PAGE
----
Fired New Lebanon staff speak out, file suit; police chief calls votes malicious

Details of allegations only listed for contracted law director, not police chief, service superintendent or CFO; ousted village manager takes legal action

Three village of New Lebanon employees plus the contracted village law director, all of whom had been placed on administrative leave in February pending an internal investigation, were fired last week, just days after former Village Manager Glena Madden was officially ousted by council.

As village manager, Madden had reported directly to village council. The other employees had reported to Madden.

Interim Village Manager Rob Anderson on March 22 issued identical letters of separation to Chief Financial Officer Phillip Hinson, Police Chief Curtis Hensley and Service Superintendent Scott Brock, notifying the three that their employment with the village was terminated effective at 5 p.m. that same day.

“This decision has been made following recent events at the village of New Lebanon, leading us to believe that it is in the best interest of both the village of New Lebanon and the citizenry at large that we serve to end our employment relationship,” the letters read.

Each letter states the decision to terminate was made “for cause,” but fails to cite specific contributing factors.

Special counsel Mike McNamee, who is leading the village’s internal investigation, declined to comment on the specifics regarding the termination of these employees, but said more information will be released in the future.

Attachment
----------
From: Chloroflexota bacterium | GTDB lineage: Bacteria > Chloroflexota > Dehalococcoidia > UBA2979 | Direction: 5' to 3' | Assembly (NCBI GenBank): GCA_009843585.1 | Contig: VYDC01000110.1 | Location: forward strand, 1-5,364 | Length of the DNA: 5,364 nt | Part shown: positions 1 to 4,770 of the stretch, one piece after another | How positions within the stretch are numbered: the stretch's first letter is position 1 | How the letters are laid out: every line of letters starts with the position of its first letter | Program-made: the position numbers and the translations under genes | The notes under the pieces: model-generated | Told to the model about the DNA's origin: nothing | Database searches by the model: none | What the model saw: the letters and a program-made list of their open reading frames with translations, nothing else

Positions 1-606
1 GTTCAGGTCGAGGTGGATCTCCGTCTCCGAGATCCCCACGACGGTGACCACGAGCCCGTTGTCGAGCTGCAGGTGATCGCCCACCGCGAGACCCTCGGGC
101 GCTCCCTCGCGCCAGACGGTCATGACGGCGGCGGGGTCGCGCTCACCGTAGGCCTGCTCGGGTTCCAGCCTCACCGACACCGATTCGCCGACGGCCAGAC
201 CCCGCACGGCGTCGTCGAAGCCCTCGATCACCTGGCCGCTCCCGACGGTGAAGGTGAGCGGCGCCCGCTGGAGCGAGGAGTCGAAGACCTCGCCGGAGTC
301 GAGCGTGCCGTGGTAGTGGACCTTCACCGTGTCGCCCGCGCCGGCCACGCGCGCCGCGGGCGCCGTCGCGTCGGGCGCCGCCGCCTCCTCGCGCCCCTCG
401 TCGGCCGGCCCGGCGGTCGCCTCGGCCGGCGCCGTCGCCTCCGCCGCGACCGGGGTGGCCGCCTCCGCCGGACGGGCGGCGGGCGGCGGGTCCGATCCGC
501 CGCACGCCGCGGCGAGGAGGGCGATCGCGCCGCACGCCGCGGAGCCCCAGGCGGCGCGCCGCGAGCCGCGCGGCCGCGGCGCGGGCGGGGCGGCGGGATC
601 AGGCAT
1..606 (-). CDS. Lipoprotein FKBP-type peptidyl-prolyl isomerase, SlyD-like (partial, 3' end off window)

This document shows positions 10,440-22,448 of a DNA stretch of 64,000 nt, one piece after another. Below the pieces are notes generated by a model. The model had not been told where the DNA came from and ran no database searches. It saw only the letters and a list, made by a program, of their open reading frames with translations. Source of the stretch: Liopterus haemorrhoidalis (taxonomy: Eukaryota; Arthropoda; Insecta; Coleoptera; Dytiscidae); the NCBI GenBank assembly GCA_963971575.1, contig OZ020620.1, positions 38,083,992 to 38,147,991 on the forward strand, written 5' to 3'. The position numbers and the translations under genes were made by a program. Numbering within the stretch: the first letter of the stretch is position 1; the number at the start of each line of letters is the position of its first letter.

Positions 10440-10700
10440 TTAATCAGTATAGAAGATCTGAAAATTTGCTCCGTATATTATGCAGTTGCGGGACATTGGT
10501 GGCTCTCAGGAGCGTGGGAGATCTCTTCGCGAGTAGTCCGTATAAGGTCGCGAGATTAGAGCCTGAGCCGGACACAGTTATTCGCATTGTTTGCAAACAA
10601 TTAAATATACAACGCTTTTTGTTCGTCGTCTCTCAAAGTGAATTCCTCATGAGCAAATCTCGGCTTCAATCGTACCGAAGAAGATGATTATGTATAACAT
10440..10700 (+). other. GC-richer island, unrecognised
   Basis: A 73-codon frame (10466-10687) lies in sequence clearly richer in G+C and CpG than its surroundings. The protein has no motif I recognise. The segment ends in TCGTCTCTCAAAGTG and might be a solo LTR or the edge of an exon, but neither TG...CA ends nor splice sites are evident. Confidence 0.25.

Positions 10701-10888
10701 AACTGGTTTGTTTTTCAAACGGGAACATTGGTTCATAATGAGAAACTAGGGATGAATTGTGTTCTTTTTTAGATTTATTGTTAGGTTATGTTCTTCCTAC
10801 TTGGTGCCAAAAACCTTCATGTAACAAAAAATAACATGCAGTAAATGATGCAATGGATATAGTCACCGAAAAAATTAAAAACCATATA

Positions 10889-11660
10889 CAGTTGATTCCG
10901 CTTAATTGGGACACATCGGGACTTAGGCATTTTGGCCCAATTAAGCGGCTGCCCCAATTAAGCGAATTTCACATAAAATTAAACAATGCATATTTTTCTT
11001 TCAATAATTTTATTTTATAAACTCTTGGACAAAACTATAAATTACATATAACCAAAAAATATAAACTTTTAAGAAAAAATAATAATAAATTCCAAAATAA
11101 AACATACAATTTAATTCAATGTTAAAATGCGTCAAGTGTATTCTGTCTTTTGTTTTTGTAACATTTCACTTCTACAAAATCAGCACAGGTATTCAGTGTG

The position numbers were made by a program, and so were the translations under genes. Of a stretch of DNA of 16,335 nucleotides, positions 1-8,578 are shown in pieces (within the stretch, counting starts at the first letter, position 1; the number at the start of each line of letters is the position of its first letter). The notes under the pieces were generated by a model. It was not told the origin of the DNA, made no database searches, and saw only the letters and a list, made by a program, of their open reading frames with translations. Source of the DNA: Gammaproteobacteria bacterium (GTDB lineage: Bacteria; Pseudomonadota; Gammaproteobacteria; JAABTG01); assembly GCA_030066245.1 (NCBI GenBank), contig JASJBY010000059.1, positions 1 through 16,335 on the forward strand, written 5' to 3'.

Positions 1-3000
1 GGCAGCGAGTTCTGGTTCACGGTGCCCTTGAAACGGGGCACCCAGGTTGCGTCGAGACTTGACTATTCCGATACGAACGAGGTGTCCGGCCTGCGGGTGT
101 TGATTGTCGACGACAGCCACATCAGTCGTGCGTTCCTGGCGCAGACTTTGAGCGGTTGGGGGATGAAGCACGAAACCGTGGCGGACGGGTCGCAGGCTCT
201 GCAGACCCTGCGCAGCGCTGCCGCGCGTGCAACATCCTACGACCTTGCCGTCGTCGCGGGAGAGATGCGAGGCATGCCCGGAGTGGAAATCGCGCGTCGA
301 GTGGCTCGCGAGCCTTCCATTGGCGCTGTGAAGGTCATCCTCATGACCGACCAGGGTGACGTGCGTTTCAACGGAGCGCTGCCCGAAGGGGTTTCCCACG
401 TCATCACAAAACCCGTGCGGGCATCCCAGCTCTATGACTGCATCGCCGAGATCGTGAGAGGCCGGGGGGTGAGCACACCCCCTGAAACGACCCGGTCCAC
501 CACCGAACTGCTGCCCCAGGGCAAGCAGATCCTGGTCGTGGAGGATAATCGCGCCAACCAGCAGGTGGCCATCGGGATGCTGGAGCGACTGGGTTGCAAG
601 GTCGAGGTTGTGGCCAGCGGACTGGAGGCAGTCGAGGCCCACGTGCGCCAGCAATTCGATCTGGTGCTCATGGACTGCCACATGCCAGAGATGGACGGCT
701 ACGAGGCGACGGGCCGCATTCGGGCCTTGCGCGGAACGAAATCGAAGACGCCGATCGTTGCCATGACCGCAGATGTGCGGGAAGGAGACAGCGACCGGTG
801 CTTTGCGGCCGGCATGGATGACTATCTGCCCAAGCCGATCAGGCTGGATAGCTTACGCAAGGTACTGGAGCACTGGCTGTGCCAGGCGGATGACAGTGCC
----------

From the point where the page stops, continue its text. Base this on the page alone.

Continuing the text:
“The reasons for the for-cause determinations will be fully disclosed once special counsel’s investigation, and the state auditor’s investigation, is completed,” McNamee said.

Fired village staff speak out

In a statement emailed to this news organization Thursday, Hensley described his firing as “malicious.”

“I am deeply distressed and saddened by the improper and unlawful termination of my employment, especially since this action is unsupported by proper cause, which undeniably violates my employment contract,” he wrote. “This current village council’s imprudent actions, save for the three dissenting members, have and will continue to be proven detrimental to the village of New Lebanon, where I’ve honorably served as chief of police for over two years now with no disciplinary action or personnel complaints.”

Hensley added that he plans to fight his termination in court.

“I am certain that their actions will not withstand legal scrutiny,” he wrote.

Brock also spoke out publicly Friday for the first time since being placed on administrative leave in February.

“Having served as an employee of the New Lebanon Service Department for over 22 years, including 17 years as superintendent with consistently positive reviews, I am deeply troubled by the recent unlawful and unfair actions taken by the newly elected council members and mayor,” Brock said in a written statement to the newspaper.

Brock said he was notified of his firing via mail.

“It is shocking to receive a termination letter in the mail without any prior communication or explanation,” he said.

Brock added that he has filed an appeal with the village to fight his termination.

“However, I have a concern of the impartiality of the board,” he said.

Hinson could not be reached for comment at his residence Thursday afternoon.